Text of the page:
Reasons for the closing of communal kitchens have been attributed to many factors so it’s hard to pinpoint the cause. Threads and Camino aficionados cite various reasons. These include COVID-19 protocols, government energy consumption regulations, financial costs, and poor pilgrim behavior such as stealing kitchen supplies and refusing to clean up after themselves.
Spain’s Galicia region has a reputation for having the worst amenities for pilgrims. Personally, the one albergue we stayed in on the Camino closed off access to the kitchen mess, leaving us with only a toaster and refrigerator. The heat was also shut off in our room after midnight in the middle of December.
Question Pork Consumption
Please know in advance that for health reasons we no longer eat pork or processed pork products in any form. Unfortunately, swine plays a significant role in Spanish cuisine with jamón the primary meat source for sandwiches, pizza, croquettes, tapas, and empanadas.
If you avoid pork or are a vegetarian, the Camino Frances will be the easiest route for those with alternative diets. Alternatively, the Via de Plata Route, which runs from Seville to Santiago, will be the hardest. This particular region of Spain practically celebrates swine, with a pig being the icon of choice on village emblems, flags, and coats of arms.
Fortunately, while options along the Camino become even more limited once pork is eliminated, it can be done.
Use a Clean-Eating Tool
Those who follow the clean-eating movement may already be aware of Yuka. This free mobile application allows people to scan barcodes to quickly and easily see a product’s ingredients, including harmful additives and nutritional quality. It also shows how risky it is to consume the product.
Developed by a trio of young French entrepreneurs, the app works in the United States, Spain, and France. Yuka helped us monitor our eating on the Camino de Santiago and throughout our time in Spain.
Limit Frozen and Mass-Produced Items
Hikers, take a close look at menus in Spain. Most, if not all items offered are pre-frozen and processed. For example, it was nearly impossible to find a pizzeria that wasn’t purchasing premade dough (pizza crust).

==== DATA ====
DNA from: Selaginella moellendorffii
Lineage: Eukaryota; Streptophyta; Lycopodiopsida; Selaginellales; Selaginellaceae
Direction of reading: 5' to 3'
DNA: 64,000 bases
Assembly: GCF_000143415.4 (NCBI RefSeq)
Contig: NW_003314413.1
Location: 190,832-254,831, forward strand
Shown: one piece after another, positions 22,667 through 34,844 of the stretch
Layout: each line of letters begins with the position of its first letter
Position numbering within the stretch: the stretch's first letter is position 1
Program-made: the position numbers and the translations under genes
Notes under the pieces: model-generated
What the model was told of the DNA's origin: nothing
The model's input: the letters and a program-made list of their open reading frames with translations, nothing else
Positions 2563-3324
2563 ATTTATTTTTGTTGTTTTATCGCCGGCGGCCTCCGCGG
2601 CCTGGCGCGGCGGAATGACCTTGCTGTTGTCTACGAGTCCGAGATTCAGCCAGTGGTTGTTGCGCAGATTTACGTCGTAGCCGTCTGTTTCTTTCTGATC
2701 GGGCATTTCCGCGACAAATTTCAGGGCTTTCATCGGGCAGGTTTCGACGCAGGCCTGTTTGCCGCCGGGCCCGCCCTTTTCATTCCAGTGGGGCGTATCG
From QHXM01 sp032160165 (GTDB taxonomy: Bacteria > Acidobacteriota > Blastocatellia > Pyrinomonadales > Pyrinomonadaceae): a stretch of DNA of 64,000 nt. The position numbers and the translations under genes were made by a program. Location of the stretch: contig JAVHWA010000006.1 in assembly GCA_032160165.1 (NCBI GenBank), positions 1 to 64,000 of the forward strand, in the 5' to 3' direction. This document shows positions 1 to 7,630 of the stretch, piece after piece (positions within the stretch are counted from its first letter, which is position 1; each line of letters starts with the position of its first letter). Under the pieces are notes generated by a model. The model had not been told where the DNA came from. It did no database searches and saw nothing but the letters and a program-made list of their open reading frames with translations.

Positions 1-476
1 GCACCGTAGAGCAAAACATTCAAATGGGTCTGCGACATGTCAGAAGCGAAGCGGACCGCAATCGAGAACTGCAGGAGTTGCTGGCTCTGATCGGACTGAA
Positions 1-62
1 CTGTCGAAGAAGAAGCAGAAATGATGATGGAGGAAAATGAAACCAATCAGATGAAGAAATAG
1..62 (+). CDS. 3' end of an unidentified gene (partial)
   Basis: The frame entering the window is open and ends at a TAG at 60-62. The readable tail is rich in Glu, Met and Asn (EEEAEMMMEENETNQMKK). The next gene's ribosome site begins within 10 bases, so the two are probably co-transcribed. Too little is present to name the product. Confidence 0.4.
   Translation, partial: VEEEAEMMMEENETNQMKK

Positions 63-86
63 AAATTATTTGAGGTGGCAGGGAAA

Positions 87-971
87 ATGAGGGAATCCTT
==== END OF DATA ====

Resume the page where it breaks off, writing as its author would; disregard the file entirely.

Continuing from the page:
Also, those calamari rings on just about every menu aren’t freshly breaded squid in the kitchen; they’re likely pre-packaged. The impeccably frosted donuts and palmeras you spot in bakeries? They’re boxed items from large distributors, essentially Sysco food.
Look for Artisan Bakeries
While truly few and far between, look for local pastry shops and artisan bakeries. Quality bakeries are typically identified by small-batch goods with imperfect toppings, slightly higher prices, and unique products.
Stay away from individually wrapped cakes and items that look uniform and identical. The more half-hazard and inconsistent the better. Bakeries that buy and sell in bulk are merely selling you premade food, full of additives, preservatives, chemicals, and other cheap ingredients.
Avoid Climate-friendly Milk
Recently revealed, climate-friendly milk is now on grocery store shelves around the globe. To reduce emissions, livestock are given Bovaer, a toxic chemical meant to reduce methane in the form of cow farts and burps.
According to the European Food Safety Authority, the substance is deemed safe. However, citizen journalists researched and quickly determined that the additive is labeled as a health hazard that affects fertility and unborn children. Pay attention to where your dairy is sourced and learn more about finding a clean source of milk worldwide.
Healthy Camino Food Options
So what’s a health-conscious hiker to do? Naturally, sticking to as many one-ingredient foods as much as possible is a good strategy. Additionally, some travelers may want to consider a travel-sized reverse osmosis water filter to bring along on their journey.
The list below offers some suggestions on how to eat clean while walking your Camino.
Fruits with Peels
APEEL coatings and Bill Gates’ Rainforest Alliance foods are now on store shelves across Europe. If you trust Bill Gates and anything related to his foundation, feel free to consume his products. If you don’t, then stay away from fruits and foods with the green frog label.
Generally, fruits with peels offer less exposure to toxic substances. Better options include Canary Islands bananas, kiwi, mandarins, pineapples, and mangoes.
Additionally, one of our travel hacks is to save money by grabbing extra produce bags or brown paper bakery bags to wrap up your fruits and sandwiches while hiking.